This term is used to indicate a focused effort. It is the same as saying that nothing will pull
attention away from the task and that nothing will stop forward progress of the task. (Kudzu is the
flower of the South, growing where it wants to, when it wants to, and for as long as it wants to.
Kudzu, a green vine, has been observed growing a full ten inches in 24 hours with roots as deep
as thirty feet below ground. It is said growth can be stimulated even more by pouring motor oil
over the plant (it greases the ground so the plant can slide faster). Whole cars have disappeared
overnight when parked near a Kudzu patch.)
Note: In the South there is often reference to canine companions. It is believed the
practice is used to be more hospitable to a person rather than referring to the person as stupid.
That dawg won't hunt.
This term is used as a negative response. Examples would be in response to a peer's proposed
solution of a problem OR in reply to a customer's suggested converter purchase price.
--- egg suckin dawg ---
Denotes a negative feature. A hunting dog which chased its quarry, stops to trample on the
nest breaking eggs, then licks up the yoke, is not considered of any value in the South. In this
company, this term has been used when referencing General Instruments.
--- bout lika hound dawg ---
"Slow Response". A blood hound hunting dog is of great value for tracking escaped prisoners
through a Georgia swamp but during a hot summer day a sleeping hound dog will not move
even if an M80 goes off a foot away. This term has been used in reference to our I.T. group.
-- thickern flees on a dawg.
This term has been used as positive when referring to customer traffic at a successful
trade show. It has been used as negative when referring to attention given by a consulting firm.
Does ya got the mainge?
This is a canine condition caused by a small inset that digs under the skin (not flees). The dog will scratch all the time and chew out the hair on his body, down to the skin. It can be recognized on a long haired dog when the dog looks as if it has been given a bad poodle cut by a drunk redneck. The question may be directed to a peer who seems to be out of sorts.
This is a telephone greeting. Translation today would be Hello, may I help you? Origin of the
expression is a little fuzzy. One school of thought believes it was an expression used when the
telephone service was not very good and the receiver had problems hearing the caller.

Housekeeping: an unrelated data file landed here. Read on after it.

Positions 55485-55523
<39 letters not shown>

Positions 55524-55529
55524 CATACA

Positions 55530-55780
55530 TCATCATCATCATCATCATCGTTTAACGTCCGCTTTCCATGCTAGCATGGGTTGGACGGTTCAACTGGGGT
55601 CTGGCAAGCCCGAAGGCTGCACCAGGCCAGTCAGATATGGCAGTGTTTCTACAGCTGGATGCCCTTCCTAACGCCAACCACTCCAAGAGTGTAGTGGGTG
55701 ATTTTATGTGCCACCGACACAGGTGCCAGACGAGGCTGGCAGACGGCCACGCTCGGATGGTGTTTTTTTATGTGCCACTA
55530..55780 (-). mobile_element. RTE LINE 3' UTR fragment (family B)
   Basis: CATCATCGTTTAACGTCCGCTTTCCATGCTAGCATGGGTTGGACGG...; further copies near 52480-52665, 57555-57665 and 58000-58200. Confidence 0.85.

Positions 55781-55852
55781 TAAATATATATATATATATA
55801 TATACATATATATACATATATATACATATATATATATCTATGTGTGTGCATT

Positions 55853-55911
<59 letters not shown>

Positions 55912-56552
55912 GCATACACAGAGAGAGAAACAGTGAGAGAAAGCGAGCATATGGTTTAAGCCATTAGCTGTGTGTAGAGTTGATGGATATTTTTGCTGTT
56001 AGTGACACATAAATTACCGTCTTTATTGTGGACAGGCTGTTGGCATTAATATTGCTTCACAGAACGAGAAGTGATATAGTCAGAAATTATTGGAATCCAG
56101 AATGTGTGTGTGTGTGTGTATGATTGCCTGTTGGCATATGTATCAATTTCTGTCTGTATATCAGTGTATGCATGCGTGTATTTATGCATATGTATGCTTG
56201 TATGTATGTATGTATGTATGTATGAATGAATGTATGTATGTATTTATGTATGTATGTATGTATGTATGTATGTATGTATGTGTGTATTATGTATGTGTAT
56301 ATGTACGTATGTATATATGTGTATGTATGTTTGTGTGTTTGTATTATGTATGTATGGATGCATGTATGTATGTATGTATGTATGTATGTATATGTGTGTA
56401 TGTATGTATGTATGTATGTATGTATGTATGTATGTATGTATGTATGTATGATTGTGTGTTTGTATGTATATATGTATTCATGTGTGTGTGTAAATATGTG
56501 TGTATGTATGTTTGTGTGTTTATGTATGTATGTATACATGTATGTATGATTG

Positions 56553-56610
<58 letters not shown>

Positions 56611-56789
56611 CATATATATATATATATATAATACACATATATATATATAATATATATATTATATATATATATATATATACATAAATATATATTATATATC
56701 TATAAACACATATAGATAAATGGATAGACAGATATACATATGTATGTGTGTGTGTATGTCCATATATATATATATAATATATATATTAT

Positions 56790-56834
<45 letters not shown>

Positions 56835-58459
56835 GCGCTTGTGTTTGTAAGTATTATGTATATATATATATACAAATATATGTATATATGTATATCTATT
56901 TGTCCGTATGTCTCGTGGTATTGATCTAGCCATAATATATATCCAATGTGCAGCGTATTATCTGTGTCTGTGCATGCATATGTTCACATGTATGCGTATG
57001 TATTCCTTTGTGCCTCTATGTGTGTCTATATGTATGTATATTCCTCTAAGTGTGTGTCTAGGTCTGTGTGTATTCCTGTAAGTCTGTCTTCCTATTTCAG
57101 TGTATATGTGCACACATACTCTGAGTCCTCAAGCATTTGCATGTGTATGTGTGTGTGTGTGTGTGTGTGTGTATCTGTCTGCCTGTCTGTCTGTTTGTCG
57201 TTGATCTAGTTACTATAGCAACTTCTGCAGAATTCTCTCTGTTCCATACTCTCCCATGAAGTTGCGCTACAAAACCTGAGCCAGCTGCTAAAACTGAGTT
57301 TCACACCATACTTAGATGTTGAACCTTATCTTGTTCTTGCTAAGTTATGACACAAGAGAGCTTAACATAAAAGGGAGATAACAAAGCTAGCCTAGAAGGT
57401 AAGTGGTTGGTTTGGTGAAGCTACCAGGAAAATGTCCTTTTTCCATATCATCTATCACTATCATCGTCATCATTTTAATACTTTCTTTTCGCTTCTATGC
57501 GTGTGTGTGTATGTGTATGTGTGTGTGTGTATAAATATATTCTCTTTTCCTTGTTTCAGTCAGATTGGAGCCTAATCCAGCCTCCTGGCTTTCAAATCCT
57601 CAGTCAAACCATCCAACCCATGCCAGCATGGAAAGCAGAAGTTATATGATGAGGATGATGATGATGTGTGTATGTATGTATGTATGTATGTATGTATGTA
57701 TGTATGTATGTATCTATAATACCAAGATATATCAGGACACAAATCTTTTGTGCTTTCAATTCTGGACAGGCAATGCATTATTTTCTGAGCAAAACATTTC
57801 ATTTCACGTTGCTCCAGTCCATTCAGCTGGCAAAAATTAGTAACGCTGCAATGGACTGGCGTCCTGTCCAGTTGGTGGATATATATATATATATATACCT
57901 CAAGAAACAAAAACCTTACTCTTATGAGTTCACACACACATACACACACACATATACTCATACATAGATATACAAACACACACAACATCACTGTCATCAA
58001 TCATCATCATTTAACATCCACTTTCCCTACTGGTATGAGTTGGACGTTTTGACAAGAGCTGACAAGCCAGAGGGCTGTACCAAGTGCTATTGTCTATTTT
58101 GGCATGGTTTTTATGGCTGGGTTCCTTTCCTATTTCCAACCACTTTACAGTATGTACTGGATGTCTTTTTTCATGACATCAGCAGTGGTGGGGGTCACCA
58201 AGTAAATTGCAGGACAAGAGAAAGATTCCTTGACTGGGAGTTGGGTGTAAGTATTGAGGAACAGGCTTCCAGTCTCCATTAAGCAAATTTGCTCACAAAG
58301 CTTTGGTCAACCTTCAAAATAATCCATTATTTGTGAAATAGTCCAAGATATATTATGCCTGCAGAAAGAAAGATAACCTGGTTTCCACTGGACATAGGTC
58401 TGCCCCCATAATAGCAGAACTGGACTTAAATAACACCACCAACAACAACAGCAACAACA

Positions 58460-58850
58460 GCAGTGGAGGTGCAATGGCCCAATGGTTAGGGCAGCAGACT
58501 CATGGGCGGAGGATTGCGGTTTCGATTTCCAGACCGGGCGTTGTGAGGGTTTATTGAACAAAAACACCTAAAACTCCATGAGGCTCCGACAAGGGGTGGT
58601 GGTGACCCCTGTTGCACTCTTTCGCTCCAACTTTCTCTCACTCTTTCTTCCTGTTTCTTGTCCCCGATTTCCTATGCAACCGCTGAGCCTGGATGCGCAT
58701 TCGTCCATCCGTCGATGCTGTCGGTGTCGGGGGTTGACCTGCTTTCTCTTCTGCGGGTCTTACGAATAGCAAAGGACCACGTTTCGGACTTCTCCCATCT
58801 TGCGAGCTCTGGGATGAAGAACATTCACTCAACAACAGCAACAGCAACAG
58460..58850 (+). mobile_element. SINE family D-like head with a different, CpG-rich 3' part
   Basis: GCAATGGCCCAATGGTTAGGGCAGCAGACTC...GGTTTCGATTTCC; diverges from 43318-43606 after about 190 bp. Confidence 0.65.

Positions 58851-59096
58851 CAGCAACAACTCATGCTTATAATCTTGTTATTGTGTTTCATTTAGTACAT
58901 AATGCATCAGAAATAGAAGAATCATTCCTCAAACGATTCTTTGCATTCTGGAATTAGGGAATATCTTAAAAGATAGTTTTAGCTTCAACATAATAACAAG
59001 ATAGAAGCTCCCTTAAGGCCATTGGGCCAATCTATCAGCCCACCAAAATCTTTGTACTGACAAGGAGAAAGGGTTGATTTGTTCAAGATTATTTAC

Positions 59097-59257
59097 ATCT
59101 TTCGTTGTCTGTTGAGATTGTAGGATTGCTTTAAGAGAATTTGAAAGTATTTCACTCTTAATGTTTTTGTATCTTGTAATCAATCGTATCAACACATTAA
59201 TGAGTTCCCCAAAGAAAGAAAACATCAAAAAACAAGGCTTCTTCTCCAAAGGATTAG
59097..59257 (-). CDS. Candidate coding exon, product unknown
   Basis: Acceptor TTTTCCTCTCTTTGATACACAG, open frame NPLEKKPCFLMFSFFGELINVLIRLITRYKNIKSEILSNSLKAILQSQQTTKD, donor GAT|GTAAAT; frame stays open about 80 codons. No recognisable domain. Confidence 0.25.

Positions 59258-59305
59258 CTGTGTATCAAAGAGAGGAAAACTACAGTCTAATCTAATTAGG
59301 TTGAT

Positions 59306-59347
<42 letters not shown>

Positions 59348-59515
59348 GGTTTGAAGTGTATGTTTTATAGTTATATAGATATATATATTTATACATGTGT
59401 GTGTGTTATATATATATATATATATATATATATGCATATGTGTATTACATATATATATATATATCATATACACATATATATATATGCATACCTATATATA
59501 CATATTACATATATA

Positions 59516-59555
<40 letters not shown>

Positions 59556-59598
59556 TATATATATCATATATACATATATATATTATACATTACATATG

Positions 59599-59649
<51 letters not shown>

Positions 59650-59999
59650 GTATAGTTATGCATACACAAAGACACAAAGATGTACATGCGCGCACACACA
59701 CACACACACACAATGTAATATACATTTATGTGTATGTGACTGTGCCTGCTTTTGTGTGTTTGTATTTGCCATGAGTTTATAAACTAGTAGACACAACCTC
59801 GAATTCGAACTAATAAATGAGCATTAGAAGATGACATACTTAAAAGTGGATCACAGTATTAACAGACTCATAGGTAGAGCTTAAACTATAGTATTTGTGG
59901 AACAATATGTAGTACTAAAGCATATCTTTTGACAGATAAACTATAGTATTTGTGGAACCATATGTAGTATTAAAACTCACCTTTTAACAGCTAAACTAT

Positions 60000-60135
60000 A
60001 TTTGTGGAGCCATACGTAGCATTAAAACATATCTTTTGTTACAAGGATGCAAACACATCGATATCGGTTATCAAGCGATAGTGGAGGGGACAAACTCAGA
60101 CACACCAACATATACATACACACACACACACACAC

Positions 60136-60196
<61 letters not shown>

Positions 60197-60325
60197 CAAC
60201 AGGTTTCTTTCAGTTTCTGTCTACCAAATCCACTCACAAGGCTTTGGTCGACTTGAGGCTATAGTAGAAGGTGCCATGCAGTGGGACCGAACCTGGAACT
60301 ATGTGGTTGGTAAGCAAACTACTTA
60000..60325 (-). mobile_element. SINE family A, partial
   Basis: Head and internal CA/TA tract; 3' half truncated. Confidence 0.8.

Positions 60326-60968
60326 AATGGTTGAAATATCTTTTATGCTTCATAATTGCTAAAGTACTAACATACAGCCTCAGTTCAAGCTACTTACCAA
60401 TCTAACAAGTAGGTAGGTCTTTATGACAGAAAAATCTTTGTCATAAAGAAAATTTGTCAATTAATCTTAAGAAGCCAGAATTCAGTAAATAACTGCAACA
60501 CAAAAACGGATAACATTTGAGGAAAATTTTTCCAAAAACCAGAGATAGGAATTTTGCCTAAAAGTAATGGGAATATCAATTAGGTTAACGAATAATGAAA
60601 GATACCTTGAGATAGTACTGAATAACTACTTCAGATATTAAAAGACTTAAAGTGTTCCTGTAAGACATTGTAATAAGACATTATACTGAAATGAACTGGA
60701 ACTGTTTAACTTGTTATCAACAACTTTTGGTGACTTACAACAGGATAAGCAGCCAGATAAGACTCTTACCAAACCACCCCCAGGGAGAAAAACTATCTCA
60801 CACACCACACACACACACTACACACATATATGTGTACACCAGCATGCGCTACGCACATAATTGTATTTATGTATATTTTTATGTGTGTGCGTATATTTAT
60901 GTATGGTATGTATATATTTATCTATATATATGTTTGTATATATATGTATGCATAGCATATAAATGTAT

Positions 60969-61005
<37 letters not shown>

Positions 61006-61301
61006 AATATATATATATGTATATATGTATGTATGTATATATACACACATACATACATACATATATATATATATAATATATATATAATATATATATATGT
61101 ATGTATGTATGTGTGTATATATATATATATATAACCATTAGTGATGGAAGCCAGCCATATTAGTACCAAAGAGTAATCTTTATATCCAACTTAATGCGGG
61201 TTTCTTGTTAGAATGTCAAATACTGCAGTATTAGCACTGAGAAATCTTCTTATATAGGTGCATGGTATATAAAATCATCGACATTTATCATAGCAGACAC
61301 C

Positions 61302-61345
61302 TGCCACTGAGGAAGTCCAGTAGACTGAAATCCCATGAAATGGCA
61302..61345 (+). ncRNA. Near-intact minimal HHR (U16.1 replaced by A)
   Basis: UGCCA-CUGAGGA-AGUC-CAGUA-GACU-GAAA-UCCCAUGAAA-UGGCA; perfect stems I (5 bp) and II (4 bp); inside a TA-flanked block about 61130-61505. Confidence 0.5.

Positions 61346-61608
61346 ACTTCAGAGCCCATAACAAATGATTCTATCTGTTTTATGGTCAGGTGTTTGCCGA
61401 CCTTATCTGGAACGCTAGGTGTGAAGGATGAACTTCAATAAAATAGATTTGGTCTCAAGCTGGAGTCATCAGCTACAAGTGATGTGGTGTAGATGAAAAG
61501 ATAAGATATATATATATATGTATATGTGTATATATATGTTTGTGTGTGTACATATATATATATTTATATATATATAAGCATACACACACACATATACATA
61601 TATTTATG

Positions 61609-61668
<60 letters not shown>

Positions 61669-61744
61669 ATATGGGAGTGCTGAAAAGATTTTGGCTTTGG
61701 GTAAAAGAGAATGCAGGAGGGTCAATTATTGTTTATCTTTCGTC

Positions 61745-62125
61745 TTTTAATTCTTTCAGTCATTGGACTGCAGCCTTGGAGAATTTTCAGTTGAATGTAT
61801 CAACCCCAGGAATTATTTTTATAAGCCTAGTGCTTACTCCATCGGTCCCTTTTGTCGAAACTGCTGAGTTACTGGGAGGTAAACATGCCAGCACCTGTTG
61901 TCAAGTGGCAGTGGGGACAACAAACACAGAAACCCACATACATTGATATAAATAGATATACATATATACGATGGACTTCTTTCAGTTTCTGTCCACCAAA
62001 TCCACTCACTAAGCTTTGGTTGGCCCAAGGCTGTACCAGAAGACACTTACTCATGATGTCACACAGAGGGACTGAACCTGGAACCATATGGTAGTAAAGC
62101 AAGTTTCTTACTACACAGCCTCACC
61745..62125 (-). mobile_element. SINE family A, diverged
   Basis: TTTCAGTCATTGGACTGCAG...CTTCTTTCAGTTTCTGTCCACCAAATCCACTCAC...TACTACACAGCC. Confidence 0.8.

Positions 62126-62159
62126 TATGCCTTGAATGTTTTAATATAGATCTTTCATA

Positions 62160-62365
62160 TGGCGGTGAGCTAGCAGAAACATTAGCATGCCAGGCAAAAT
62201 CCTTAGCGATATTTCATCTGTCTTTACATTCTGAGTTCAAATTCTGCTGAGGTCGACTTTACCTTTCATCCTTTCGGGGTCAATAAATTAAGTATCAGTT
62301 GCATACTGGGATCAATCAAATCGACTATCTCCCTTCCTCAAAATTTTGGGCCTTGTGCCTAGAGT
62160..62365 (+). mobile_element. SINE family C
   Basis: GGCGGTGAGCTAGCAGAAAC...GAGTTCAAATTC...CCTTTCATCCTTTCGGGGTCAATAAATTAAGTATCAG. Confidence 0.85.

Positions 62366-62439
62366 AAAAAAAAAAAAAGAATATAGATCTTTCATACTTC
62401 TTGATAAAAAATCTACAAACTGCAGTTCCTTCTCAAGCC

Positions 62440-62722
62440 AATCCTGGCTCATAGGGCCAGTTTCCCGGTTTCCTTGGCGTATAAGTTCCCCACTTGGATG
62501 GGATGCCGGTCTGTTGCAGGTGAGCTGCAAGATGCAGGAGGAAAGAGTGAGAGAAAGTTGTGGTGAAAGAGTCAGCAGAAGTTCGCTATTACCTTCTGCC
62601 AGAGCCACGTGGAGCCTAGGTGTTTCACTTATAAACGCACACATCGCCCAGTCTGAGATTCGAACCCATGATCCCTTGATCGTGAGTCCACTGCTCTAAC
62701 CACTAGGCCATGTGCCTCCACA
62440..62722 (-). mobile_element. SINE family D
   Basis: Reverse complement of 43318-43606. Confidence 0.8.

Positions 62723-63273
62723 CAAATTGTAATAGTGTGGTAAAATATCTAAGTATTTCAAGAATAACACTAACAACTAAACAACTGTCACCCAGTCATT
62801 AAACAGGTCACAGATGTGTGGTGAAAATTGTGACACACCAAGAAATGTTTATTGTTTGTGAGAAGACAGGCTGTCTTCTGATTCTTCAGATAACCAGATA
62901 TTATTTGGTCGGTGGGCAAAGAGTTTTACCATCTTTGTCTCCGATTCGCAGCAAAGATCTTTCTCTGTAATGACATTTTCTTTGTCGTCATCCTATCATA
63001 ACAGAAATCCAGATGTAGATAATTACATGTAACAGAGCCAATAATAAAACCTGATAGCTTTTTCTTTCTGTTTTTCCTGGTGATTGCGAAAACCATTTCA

He would say YELL A LITTLE LOUDER! I personally believe it was a response first given
by a southern politician and later shortened. The politican was into some kinky stuff with his
mistress when he received a call from his wife. The wife asked, Just what are you into now?
The politician responded, Jell-O.
Ya'll come, hear?
This is often used as a departing statement. "Ya'll" can refer to a group of people or a
single person of either gender. It is used to save time and to avoid the task of selecting
the proper noun or pronoun. The statement originated from olden times and can be
translated as It is been good to see you again and I hope to see you in church this Sunday. Good-bye.
The following terms are used primarily by people in Georgia, specifically those who graduated from
Georgia Tech. There is no intent to slap the University of Georgia or the state of Alabama, (well, not much).
This refers to the football team from the University of Georgia. Their mascot is the bulldog. The U.G.
team is something of an institution in the South and those egg suckers have made their marks in
many a honky-tonk.
This refers to the football team from the Georgia Institute of Technology. Their mascot is the
insect 'yellow jacket'. Graduates from this school of higher learning have been the backbone for
the growth of our company.
Note: These terms are mentioned in case they are used in reference to people. For
example, 'He sounds a little like a Georgia Dawg' means that the person is not making sense and
could better make use of his time by directing traffic at the school crossing. On the other hand,
'That's a Jacket team play' would mean that obvious cooperation has resulted in a good solution.
Dictionary - A state in the Southeast.
Southern - If the world had a lower intestinal track disorder requiring a CT scan for diagnosis
preceded by a soapy liquid cleansing action to eliminate residual obstruction that could affect the
scan, then Alabama would be the spot where the plunger would be directed with cross-hairs on Birmingham.